The offer of 6,37,70,480 shares (including the green-shoe option) at a price of between Rs 775-900 per share (Re 1 face value) closes on August 5, 2004. So, should you invest
Proceeds For Tata Sons...
Before we get to that, lets take a quick look at the structure of the issue and understand its objectives and implications. The issue is being undertaken primarily to list TCS on the stock exchange and to enable it to raise capital as and when required in future. The other objective is to provide Tata Sons with resources, which it requires for investments in its telecom and other businesses.
The terms for transfer of the TCS division to TCS Ltd specify the payment of Rs 2,300 crore as consideration to Tata Sons. Given this, TCS is likely to pay a sum of Rs 250 crore or more in addition to what it receives from the issue of fresh equity (2,27,75,000 shares) to Tata Sons.
The costs of transfer estimated at about Rs 67 crore and a charge for employee stock option estimated at Rs 215 crore are likely to be taken on the books in 2004-05.
In essence, TCS will not receive any amount from the current issue of Rs 4,942-5,739 crore. The payment to Tata Sons in excess of the book value of TCS shall be shown as goodwill in the books.
But The Core Issue Is The Business...
Even while TCS may be paying for acquiring the business of the TCS division from Tata Sons, which also enjoys a controlling stake in the paying company, the key issue for an investor is to consider the business hes buying into.
So, getting into issues like why the promoters decided to effect such a transfer, rather than de-merging the TCS division and taking it public through an offer for sale are not something retail investors should be concerned with. Leave that to the legal and financial experts to figure out.
As far as an investors are concerned, the business of the company and its financial strength should be the key determinants of investment.
From a business perspective, TCS is clearly the leader in IT services in the country both in terms of revenues and profits. Besides, if the stock lists at a premium, it could also emerge as the largest IT company by market capitalisation.
The most appropriate comparison of TCS would be with Infosys. Both the companies derive significant share of revenues from financial services (40 per cent and 36 per cent respectively) and have fairly significant contributions from telecom, manufacturing and retail segments. However, the operating performance of both the companies differs.
This could also be due their subsidiaries being in different business segments. But for an investor, its better to focus on the big picture.
A look at the consolidated figures for TCS division and Infosys (as per US GAAP) provides some interesting insights. While revenues for both companies have grown at a healthy pace over the past two years (fiscal 2002 to 2004), Infosys topline has grown at a faster CAGR of 39.6 per cent against the 27.7 per cent growth registered by TCS.
The operating and net income growth for the two companies also show Infosys as the better performer. Coming to operating margins, Infosys operating profit to revenues stood at 28 per cent in 2003-04 compared to 25 per cent for TCS.
The net income to revenues also revealed a similar trend with the relevant numbers being 25 per cent and 23 per cent, respectively.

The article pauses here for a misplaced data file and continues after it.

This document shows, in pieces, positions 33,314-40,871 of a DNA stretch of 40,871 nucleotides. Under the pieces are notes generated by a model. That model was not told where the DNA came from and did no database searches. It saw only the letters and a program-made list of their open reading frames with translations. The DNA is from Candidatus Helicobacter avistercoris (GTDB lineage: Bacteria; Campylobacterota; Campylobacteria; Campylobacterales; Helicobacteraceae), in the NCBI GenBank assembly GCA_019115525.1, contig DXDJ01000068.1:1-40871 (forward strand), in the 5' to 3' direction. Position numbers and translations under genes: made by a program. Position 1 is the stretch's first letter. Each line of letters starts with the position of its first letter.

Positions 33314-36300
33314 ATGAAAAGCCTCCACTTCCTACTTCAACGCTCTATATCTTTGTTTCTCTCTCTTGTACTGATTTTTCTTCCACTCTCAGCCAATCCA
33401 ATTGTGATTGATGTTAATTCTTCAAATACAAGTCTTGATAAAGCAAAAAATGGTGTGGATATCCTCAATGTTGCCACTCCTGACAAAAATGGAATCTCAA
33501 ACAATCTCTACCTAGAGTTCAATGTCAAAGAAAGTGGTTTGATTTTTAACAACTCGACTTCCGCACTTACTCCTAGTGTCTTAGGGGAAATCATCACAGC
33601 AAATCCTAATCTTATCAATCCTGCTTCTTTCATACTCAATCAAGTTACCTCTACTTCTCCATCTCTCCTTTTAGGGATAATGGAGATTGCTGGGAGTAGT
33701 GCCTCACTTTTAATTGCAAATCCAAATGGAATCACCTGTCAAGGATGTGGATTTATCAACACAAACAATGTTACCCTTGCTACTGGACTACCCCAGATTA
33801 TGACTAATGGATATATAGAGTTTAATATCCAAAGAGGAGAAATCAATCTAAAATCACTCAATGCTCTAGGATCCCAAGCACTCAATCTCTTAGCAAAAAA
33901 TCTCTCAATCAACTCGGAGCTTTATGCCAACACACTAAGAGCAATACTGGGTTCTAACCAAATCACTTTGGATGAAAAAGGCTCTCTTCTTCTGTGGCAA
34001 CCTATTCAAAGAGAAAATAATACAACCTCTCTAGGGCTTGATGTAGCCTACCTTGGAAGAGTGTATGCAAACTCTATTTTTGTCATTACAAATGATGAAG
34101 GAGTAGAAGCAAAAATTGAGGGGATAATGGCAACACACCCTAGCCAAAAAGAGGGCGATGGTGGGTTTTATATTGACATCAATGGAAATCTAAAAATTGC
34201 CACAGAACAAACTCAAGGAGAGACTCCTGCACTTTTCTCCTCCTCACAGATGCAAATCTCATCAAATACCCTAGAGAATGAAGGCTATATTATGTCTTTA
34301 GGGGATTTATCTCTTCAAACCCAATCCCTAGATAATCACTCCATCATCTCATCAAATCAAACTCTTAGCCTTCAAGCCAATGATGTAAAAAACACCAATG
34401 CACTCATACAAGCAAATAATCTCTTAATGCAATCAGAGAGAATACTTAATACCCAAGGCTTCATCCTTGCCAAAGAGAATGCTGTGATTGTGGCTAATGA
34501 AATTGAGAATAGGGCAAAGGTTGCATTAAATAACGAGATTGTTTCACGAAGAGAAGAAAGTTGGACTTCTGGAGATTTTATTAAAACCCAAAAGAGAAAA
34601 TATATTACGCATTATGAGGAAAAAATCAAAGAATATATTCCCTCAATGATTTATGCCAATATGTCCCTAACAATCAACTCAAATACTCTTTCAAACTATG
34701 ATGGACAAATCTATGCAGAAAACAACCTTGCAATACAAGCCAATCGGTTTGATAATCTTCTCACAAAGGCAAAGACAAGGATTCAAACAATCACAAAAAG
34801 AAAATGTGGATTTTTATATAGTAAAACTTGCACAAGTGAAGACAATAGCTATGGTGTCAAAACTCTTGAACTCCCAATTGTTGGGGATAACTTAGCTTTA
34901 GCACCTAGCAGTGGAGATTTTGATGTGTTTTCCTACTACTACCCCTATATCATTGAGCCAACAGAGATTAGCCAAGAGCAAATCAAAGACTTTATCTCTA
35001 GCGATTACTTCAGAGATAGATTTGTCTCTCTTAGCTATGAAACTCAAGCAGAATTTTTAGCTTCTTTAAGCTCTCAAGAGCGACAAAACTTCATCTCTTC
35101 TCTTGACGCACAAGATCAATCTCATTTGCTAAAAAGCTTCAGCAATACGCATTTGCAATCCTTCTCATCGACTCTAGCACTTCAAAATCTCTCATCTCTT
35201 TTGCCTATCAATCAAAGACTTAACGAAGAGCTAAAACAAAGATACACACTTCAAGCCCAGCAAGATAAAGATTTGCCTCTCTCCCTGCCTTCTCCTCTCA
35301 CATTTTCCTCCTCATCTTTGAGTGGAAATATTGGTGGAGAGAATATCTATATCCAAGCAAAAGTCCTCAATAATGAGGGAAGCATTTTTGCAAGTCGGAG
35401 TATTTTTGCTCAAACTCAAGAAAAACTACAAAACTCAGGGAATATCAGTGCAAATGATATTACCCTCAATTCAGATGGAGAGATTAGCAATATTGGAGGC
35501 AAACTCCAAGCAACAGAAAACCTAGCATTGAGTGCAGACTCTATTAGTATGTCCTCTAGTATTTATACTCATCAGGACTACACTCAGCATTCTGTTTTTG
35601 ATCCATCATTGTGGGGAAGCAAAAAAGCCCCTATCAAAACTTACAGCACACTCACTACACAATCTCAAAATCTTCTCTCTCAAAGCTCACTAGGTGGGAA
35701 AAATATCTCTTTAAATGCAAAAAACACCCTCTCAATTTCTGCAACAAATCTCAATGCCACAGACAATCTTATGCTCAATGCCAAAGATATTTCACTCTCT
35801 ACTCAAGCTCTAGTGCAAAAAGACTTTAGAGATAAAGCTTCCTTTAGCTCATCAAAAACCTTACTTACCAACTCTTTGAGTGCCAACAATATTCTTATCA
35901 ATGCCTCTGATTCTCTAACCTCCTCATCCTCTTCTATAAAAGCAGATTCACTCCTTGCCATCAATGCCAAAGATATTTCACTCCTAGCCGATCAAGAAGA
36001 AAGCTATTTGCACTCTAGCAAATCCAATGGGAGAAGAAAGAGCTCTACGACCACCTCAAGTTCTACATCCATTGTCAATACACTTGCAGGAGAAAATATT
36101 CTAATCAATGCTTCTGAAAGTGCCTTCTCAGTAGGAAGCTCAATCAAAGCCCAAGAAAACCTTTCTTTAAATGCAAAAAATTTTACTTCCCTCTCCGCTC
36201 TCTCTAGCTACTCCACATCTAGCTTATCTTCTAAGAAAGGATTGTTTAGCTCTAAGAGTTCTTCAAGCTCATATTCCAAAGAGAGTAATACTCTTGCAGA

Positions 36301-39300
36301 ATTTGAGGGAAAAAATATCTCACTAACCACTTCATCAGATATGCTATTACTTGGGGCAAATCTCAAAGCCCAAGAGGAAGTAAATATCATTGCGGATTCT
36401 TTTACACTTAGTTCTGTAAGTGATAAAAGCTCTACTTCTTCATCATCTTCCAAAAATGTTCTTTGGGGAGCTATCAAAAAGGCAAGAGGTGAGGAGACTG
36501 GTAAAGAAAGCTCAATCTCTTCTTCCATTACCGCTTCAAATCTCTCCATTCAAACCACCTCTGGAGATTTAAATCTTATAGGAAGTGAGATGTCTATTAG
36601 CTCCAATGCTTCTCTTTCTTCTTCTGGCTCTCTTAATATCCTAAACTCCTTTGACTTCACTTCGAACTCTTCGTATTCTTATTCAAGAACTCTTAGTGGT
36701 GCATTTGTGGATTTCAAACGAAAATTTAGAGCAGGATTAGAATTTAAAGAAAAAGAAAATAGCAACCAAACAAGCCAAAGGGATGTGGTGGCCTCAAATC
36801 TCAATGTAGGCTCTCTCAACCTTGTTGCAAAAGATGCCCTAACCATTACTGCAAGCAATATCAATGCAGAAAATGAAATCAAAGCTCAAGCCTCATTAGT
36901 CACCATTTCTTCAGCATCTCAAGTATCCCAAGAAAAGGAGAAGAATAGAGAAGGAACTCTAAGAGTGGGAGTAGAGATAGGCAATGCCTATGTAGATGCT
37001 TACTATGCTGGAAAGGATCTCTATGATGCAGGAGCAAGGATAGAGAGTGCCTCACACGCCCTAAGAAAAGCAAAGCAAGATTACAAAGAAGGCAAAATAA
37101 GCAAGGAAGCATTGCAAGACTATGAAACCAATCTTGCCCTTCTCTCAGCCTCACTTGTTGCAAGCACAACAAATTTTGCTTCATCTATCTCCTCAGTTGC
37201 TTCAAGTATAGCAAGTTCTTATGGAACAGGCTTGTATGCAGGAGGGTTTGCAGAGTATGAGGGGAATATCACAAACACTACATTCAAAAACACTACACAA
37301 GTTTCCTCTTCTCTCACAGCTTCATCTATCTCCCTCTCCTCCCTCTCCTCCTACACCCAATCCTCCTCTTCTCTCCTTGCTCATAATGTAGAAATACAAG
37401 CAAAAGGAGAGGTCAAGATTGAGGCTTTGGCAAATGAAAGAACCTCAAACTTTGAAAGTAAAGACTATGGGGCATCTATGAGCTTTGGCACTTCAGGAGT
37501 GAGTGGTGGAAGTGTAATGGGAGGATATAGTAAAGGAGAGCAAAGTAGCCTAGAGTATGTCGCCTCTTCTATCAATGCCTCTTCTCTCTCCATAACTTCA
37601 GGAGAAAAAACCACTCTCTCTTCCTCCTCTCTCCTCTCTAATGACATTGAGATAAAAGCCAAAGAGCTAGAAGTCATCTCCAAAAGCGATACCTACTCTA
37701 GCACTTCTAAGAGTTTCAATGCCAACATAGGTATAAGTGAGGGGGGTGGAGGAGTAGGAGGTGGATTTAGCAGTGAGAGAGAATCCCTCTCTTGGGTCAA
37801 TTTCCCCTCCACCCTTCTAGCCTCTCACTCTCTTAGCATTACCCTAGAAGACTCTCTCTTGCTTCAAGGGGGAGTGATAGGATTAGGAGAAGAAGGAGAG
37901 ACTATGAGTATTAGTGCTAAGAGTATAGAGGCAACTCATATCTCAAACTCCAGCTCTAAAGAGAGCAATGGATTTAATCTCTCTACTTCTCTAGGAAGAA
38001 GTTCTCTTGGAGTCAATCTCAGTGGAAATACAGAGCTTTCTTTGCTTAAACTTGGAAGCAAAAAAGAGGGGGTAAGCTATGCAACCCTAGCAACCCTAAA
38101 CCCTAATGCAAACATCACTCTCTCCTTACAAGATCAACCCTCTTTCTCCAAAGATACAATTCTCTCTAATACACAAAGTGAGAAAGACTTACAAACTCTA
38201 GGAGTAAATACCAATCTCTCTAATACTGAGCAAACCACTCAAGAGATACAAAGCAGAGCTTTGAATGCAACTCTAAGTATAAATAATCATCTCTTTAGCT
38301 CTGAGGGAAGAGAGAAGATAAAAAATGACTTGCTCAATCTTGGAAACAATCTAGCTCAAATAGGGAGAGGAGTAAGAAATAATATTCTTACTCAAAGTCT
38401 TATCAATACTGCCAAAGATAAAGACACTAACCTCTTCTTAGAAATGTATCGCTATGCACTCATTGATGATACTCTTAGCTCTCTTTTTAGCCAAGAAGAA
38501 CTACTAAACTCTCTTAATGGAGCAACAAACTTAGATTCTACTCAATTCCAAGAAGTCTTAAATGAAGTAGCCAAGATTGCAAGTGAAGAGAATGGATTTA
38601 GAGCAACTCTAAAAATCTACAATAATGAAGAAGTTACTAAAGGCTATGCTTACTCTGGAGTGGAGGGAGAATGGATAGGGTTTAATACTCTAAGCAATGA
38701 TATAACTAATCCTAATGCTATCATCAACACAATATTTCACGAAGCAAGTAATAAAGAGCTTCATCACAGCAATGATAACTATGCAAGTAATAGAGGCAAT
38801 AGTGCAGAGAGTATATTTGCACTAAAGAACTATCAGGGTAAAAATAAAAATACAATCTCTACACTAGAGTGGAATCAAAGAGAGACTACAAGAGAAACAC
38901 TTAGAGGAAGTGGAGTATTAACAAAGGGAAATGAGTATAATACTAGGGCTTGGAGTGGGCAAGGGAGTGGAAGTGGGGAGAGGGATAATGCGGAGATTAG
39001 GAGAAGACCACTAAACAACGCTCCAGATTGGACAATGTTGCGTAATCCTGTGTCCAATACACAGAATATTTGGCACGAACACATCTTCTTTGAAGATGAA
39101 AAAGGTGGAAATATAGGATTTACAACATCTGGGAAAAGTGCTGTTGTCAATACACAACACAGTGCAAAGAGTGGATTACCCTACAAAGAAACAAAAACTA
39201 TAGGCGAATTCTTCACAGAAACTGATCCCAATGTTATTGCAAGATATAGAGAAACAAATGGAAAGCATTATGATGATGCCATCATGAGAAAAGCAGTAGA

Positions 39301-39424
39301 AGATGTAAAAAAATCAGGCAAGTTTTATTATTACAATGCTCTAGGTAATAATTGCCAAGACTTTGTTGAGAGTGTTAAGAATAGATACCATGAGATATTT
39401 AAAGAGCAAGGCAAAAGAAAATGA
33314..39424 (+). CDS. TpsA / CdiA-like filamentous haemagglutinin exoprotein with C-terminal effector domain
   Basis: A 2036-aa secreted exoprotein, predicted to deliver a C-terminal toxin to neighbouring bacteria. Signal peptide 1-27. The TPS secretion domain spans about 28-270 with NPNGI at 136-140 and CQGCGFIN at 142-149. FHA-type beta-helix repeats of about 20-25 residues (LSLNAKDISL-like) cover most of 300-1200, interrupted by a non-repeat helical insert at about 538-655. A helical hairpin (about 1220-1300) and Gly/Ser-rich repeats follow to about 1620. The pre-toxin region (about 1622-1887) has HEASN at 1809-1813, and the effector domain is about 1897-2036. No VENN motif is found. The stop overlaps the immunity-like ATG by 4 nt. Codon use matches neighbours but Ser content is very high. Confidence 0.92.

The difference becomes starker when we evaluate the operating cash flow situation. For fiscal 2004, while TCS generated operating cash flow of Rs 1,624 crore, Infosys was only a tad behind with Rs 1,621 crore.
This was despite the fact that TCS registered higher consolidated revenue of Rs 7,123 crore as against Infosys Rs 4,612 crore. Whats more, if you were to view both the companies from a net asset value per share perspective, Infosys book value per share of Rs 155.25 implies a price to book value ratio of 9.3. In comparison, TCS would have a book value per share of Rs 43.15, indicating a price-to-book ratio of 18-21 times.
Thus, while TCS is clearly the bigger brother, big is not necessarily always beautiful. TCS does have the scale of operations on its side, but it needs to spruce up its act, if it is to command leadership valuations on the bourse.
After being hidden behind the Tata Sons wall for years, the company needs to be more conscious about its efficiency levels since it will be under close watch.
The good thing, though, is that future cash accruals and any proceeds from an overseas offering - if it is through a fresh issue of shares - will now get deployed in the companys operations and not diverted to other group companies.
A merger or acquisition that the company has been hinting at, could be a short-term trigger for upside.
As things stand, Infosys scores over TCS on most counts. But does that mean you should skip the offer Not really!
And Relative Valuations...
Even while Infosys appears better placed on operating parameters, the decision to invest should be based on valuations. Here the TCS offer has some merit. While the earnings per share for TCS on a consolidated basis stands at Rs 33.7 for the year ended March 31, 2004 on the post-issue equity, that for Infosys stands at Rs 44.
At the current market price of Rs 1,442 per Infosys share, this indicates a PE of 32.8 against a PE band of 23-26.7 for TCS. True, the TCS stock should trade at some discount to Infosys, given their track record of revenue and earnings growth, but there appears room for some narrowing of the valuation gap, especially if we expect TCS to become more proactive after gaining its independence. So do bid for the TCS stock, but preferably at the lower end of the band.